As one costly privatization boondoggle ends, another is bearing down


This month, CHIP applications began to be processed by state employees instead of through the private contractor, Maximus. After receiving hundreds of millions of dollars to handle the work, Maximus turned over the responsibilities of processing CHIP applications to HHSC. The fact that state employees are taking over this work after a private contractor proved incapable of doing a better job, illustrates the failure of another privatization boondoggle, just like the failed Accenture call center contract that was canceled in 2007.

In 2011, Maximus was awarded a three-year, $315 million contract to administer CHIP enrollment. Two years later, the privatized functions are being turned over to HHSC workers, but no additional staff are being hired in HHSC to do the work that Maximus was performing. Even though Maximus is eliminating 110 positions because of the loss of the CHIP work, state employees are expected to pick up the slack with no new staff. This raises the question: what has Texas been paying Maximus for? . One thing that is certain is that, as a result of this wasteful contract, there was an increase in administrative costs for the CHIP program. In Texas, 4% of Medicaid spending is on administration, whereas administrative costs in CHIP (as implemented by Maximus) accounted for 10% of spending.

Unfortunately, while Maximus was profiting from this wasteful, ineffective privatization experiment, funding for payments to CHIP non-physician providers has been cut 10% since 2009. Mental health providers, speech and physical therapists are being paid significantly less to provide services for poor children today. All the while, Maximus stock prices have nearly quadrupled.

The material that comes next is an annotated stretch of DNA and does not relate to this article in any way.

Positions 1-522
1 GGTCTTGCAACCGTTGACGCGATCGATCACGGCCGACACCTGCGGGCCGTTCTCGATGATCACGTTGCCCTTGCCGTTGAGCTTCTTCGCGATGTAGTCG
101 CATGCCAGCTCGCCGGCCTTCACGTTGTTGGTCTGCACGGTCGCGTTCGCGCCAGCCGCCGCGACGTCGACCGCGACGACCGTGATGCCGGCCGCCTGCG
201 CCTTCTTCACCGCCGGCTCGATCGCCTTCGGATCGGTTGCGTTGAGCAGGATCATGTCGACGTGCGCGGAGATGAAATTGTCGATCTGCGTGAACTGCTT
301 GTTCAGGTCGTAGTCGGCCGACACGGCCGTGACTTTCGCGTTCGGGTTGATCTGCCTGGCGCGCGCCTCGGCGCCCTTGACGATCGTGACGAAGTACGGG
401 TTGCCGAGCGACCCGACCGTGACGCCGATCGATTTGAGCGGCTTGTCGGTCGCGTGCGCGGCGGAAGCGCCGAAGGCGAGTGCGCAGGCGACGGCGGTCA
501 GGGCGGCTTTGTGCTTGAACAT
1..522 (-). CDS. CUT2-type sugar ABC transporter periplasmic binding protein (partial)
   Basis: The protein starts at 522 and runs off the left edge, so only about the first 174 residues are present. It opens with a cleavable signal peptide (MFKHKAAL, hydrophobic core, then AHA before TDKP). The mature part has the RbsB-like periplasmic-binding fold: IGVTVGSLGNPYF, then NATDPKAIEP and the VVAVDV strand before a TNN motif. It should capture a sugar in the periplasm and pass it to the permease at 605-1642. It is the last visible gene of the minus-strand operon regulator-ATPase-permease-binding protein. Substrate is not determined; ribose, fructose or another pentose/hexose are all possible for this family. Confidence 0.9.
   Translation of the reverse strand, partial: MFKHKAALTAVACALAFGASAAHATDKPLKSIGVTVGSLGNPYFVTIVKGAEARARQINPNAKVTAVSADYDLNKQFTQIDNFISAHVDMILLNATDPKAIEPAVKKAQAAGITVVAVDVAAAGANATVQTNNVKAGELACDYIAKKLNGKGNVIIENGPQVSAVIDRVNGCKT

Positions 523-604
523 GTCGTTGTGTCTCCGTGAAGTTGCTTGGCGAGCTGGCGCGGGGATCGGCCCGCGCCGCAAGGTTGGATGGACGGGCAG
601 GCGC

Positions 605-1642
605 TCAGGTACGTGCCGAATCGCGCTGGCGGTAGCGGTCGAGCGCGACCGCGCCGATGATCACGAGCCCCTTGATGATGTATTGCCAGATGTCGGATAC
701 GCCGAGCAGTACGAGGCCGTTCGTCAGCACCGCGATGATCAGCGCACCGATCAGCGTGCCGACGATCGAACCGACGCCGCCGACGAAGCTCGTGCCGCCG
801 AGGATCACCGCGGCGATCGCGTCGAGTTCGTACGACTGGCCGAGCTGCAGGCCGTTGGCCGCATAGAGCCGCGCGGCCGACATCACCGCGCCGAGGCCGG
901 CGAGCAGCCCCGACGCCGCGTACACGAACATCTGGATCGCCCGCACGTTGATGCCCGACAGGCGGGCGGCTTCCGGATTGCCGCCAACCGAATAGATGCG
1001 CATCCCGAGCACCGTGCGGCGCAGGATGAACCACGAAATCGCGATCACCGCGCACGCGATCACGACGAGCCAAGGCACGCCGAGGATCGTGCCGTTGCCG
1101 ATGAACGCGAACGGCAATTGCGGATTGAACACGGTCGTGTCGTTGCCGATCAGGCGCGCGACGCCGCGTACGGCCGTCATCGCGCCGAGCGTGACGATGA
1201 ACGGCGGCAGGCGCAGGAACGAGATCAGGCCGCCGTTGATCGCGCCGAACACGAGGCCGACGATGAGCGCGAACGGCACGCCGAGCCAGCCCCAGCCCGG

HHSC workers are already swamped by high workloads due to increasing demand for services, a rapidly growing Texas population, and the rollout of the new health care law. Now, state employees are being asked to pick up the slack for a failed privatization experiment that cost the state hundreds of millions of dollars. TSEU is calling for all the money that was being paid to Maximus to now be used to hire more state workers to meet the increased workload.

Here we go again?

Senate Bill 8, passed during the 2013 Legislative Session, mandates the complete privatization of the Medical Transportation Program. Eligible Medicaid, CHIP and Medicare clients can call a 1-800 number to arrange transportation to doctor visits or for other medically related trips. The MTP is partially privatized, with two contractors in the Houston-Beaumont Region and the Dallas-Ft. Worth Region running call centers and providing transportation services. State employees at four call centers handle and coordinate services for the rest of the state.

Before the ink was dry on this latest privatization endeavor, a major red flag shot up. In July, federal administrators of Medicaid and Medicare Services announced a moratorium on new providers enrolling in the MTP program in the Houston area. This means that fraud was so prevalent that in order to get a handle on the situation, no new providers will be allowed to enter the program for six months. An earlier warning also was clear in Dallas/Ft. Worth, when over 6000 complaints were filed against Logisticare in the six months of their contract. Fraud, waste and abuse have grown, while the quality of services provided has diminished in privatized areas.

They say privatize, we say organize!

As those on the frontlines, we know privatization is a bad deal for Texans. Clients and taxpayers lose, while unaccountable privateers rake in profits. TSEU has a long history of fighting privatization and working to improve our agencies. Get involved now, and join the movement to stop the attacks on the services we provide, and the clients we serve.